9. Therefore hastening with all speed, in order by their exceeding celerity of movement to anticipate all rumour of their motions, trusting to their strength and activity of body, they travelled by winding roads until they reached the high ground on the tops of the mountains, the steepness of which delayed their march more than they had expected. And when at last, having surmounted all the difficulties of the mountains, they came to the precipitous banks of the Melas, a deep river and one full of dangerous currents, which winds round the district, protecting the inhabitants like a wall, the night which had overtaker them increased their fears, so that they halted for a while awaiting the daylight. For they expected to be able to cross without hindrance, and then, in consequence of the suddenness of their inroad, to be able to ravage all the country around; but they had incurred great toil to no purpose.

10. For when the sun rose they were prevented from crossing by the size of the river, which though narrow was very deep. And while they were searching for some fishing-boats, or preparing to commit themselves to the

stream on rafts hastily put together, the legions which at that time were wintering about Side, came down upon them with great speed and impetuosity; and having pitched their standards close to the bank with a view to an immediate battle, they packed their shields together before them in a most skilful manner, and without any difficulty slew some of the banditti, who either trusted to their swimming, or who tried to cross the river unperceived in barks made of the trunks of trees hollowed out.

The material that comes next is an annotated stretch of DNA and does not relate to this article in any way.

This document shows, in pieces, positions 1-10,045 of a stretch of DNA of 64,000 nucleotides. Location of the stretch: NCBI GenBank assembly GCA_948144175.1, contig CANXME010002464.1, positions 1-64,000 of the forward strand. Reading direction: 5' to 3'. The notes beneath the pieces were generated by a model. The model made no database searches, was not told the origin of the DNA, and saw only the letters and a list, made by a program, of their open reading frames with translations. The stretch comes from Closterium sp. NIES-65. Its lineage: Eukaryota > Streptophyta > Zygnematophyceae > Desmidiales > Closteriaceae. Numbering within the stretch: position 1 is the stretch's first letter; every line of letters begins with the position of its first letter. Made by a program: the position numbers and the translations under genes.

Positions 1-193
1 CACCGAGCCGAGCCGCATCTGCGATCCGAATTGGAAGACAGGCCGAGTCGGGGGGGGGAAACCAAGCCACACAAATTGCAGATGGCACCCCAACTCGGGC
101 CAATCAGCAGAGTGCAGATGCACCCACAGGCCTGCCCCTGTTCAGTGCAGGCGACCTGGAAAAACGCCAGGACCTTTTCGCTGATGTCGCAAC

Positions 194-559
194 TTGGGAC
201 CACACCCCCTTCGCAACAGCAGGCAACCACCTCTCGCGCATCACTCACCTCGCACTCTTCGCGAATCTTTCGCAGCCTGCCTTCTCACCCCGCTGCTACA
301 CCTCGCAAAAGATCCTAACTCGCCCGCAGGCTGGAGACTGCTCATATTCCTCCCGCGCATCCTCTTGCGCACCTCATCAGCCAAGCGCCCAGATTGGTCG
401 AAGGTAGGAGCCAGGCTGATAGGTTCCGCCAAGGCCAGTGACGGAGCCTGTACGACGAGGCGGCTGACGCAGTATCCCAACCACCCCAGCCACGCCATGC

11. And the Isaurians having tried many devices to obtain success in a regular battle, and having failed in everything, being repulsed in great consternation, and with great vigour on the part of the legions, and being uncertain which way to go, came near the town of Laranda. And there, after they had refreshed themselves with food and rest, and recovered from their fears, they attacked several wealthy towns; but being presently scared by the support given to the citizens by some squadrons of horse which happened to be at hand, and which they would not venture to resist in the extensive plains, they retreated, and retracing their steps summoned all the flower of their youth which had been left at home to join them.

12. And as they were oppressed with severe famine, they made for a place called Palea, standing on the sea-shore, and fortified with a strong wall; where even to this day supplies are usually kept in store, to be distributed to the armies which defend the frontier of Isauria.

13. Therefore they encamped around this fortress for three days and three nights, and as the steepness of the ground on which it stood prevented any attempt to storm it without the most deadly peril, and as it was impossible to effect anything by mines, and no other manoeuvres such as are employed in sieges availed anything, they retired much dejected, being compelled by the necessities of their situation to undertake some enterprise, even if it should be greater than their strength was equal to.

14. Then giving way to greater fury than ever, being inflamed both by despair and hunger, and their strength increased by their unrestrainable ardour, they directed their efforts to destroy the city of Seleucia, the metropolis of the province, which was defended by Count Castucius, whose legions were inured to every kind of military service.

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15. The commanders of the garrison being forewarned of their approach by their own trusty scouts, having, according to custom, given out the watchword to the troops, led forth all their forces in a rapid sally, and having with great activity passed the bridge over the river Calicadnus, the mighty waters of which wash the turrets of the walls, they drew out their men as if prepared for battle. But as yet no man left the ranks, and the army was not allowed to engage; for the band of the Isaurians' was dreaded, inasmuch as they were desperate with rage, and superior in number, and likely to rush upon the arms of the legions without any regard to their lives. Therefore as